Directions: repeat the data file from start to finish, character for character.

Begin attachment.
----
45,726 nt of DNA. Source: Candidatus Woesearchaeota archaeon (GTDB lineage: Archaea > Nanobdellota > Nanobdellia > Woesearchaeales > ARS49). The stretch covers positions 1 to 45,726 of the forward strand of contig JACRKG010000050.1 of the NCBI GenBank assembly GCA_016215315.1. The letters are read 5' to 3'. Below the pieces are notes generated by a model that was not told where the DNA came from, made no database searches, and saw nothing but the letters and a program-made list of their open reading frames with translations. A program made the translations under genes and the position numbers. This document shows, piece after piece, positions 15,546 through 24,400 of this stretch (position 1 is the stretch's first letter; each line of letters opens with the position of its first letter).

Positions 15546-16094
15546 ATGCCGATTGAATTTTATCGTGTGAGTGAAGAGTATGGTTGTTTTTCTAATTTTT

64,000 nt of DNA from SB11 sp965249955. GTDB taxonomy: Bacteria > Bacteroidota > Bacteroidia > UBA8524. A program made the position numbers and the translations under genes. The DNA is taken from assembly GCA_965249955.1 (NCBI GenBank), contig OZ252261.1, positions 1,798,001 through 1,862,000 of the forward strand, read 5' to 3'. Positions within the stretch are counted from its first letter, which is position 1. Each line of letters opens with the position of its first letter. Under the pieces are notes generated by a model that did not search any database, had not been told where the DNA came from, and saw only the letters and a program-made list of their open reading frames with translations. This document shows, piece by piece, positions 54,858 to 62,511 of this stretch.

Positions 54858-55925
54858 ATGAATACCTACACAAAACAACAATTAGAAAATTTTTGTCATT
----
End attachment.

45,726 nt of DNA. Source: Candidatus Woesearchaeota archaeon (GTDB lineage: Archaea > Nanobdellota > Nanobdellia > Woesearchaeales > ARS49). The stretch covers positions 1 to 45,726 of the forward strand of contig JACRKG010000050.1 of the NCBI GenBank assembly GCA_016215315.1. The letters are read 5' to 3'. Below the pieces are notes generated by a model that was not told where the DNA came from, made no database searches, and saw nothing but the letters and a program-made list of their open reading frames with translations. A program made the translations under genes and the position numbers. This document shows, piece after piece, positions 15,546 through 24,400 of this stretch (position 1 is the stretch's first letter; each line of letters opens with the position of its first letter).

Positions 15546-16094
15546 ATGCCGATTGAATTTTATCGTGTGAGTGAAGAGTATGGTTGTTTTTCTAATTTTT

64,000 nt of DNA from SB11 sp965249955. GTDB taxonomy: Bacteria > Bacteroidota > Bacteroidia > UBA8524. A program made the position numbers and the translations under genes. The DNA is taken from assembly GCA_965249955.1 (NCBI GenBank), contig OZ252261.1, positions 1,798,001 through 1,862,000 of the forward strand, read 5' to 3'. Positions within the stretch are counted from its first letter, which is position 1. Each line of letters opens with the position of its first letter. Under the pieces are notes generated by a model that did not search any database, had not been told where the DNA came from, and saw only the letters and a program-made list of their open reading frames with translations. This document shows, piece by piece, positions 54,858 to 62,511 of this stretch.

Positions 54858-55925
54858 ATGAATACCTACACAAAACAACAATTAGAAAATTTTTGTCATT